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During the flu season we are planning to test for both flu and covid since there is not really any way clinically to tell them apart other than their exposure history (which potentially could have been exposed to either). This past year we had switched to Abbott molecular flu and molecular rsv since they were more accurate AND they reimbursed better than our previous antigen tests (both for Medicaid and private payors) . we could feel better about our negative results compared to the tests we had used in previous years since they were much more sensitive. Our nurses really liked the testing materials and the machines. Since we were already using those Abbott tests we already have the machines and they are just coming to add some extra software so that we can run the in house covid molecular testing. They give you the number of machines based on the number of tests you order and expect to run (never had to buy any equipment). We have been told we should be getting the testing materials by next month. I have not seen the reimbursement yet for the covid molecular testing so not sure how that will match to the flu and rsv payments but we are willing to run those even with minimal profit since all of the urgent cares around here are already doing rapid testing and we have to keep our patients coming here and not going there . The allotment we have for the covid testing was based on the number of flu tests we ran last year and we are ordering the same number of flu this year. We have had no problems with the service /customer reps with our abbott testing in the past so hopefully that continues on this season.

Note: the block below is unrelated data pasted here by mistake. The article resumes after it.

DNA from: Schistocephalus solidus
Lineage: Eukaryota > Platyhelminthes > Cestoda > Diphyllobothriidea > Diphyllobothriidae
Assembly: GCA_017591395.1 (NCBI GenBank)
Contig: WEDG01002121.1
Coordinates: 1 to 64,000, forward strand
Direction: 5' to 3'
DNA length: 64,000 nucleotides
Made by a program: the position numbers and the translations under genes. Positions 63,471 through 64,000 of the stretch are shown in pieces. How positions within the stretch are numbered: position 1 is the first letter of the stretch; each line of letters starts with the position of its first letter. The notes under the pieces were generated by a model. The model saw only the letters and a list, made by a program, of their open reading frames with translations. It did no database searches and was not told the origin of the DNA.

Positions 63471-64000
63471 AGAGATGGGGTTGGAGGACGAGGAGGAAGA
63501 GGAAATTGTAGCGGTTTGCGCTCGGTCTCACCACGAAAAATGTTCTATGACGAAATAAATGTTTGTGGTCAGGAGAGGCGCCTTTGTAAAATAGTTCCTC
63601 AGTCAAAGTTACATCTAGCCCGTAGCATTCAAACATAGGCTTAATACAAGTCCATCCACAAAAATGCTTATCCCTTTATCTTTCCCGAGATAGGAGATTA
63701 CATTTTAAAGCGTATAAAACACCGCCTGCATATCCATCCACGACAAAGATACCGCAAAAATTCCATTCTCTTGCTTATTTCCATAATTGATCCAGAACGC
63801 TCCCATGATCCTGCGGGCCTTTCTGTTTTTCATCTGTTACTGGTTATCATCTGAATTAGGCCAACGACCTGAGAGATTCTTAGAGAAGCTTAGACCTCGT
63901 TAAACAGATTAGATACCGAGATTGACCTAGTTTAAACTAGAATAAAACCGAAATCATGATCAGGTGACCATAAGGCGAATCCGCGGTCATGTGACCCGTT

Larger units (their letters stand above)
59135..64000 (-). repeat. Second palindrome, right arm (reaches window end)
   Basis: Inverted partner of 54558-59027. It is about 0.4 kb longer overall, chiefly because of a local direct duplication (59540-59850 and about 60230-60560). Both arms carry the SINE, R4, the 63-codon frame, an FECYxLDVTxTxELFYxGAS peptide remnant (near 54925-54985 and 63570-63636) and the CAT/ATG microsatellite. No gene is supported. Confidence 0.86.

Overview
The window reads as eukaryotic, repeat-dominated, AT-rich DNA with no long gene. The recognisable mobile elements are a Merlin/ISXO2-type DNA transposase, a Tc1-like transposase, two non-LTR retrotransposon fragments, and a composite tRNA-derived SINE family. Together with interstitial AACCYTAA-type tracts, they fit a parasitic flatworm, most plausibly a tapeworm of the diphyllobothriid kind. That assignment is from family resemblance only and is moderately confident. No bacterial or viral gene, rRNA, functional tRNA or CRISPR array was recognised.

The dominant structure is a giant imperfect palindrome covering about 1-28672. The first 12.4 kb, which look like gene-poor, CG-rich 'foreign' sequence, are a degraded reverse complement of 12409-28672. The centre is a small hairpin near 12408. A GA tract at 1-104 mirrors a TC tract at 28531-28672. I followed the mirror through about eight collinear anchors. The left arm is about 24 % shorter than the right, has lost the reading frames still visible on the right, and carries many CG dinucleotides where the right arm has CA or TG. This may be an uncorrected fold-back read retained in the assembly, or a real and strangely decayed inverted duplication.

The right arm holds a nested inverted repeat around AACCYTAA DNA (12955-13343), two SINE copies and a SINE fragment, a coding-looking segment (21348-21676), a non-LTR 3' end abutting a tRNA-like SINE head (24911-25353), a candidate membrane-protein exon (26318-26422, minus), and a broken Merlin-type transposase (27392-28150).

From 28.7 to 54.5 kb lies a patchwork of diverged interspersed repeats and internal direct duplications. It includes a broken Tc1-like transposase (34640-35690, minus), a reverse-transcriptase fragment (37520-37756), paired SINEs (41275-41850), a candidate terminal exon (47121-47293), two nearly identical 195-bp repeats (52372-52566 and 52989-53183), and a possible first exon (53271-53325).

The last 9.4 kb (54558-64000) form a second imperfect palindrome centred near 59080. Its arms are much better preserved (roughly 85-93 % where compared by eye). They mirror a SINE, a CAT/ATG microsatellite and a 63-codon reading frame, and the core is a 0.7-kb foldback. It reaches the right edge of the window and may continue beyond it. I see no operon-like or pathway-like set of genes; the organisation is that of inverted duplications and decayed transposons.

D Brown

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D Brown
That is great information and thanks for your reply. This is definitely some of the key info. Break even at least and keep patients coming to our practice vs urgent care.
Fully understand the test is not perfect, but better than simple antigen test.
Key hurdle in our office will be comfort level of those performing the swab and PPE utilization required.
We have been stock piling PPE and suggesting COVID testing is coming soon to our office for the past 3 months for our staff.
Buying the Abbott ID now feels like buying a time share right now. Limited time only, we can get you the system in a few weeks, but can’t guarantee it will be available a month from now. Should pay for itself, but no guarantee we won’t increase the cost of test kits (annual maintenance fees) due to demand that is below reimbursement (Anthem).
Academically less sensitivity and specificity than our local children’s hospital and greater risk for our staff. But quicker turn around, keeps patients coming to us, and greater convenience for our patients.

I feel bipolar on the decision, and likely to say go for it and justify it with CARES act funding and make sure providers are comfortable doing the test themselves, fingers crossed MA/RN will follow with comfort. We are going to need to do flu/strep test anyway. Might as well get comfortable and perfect infection control.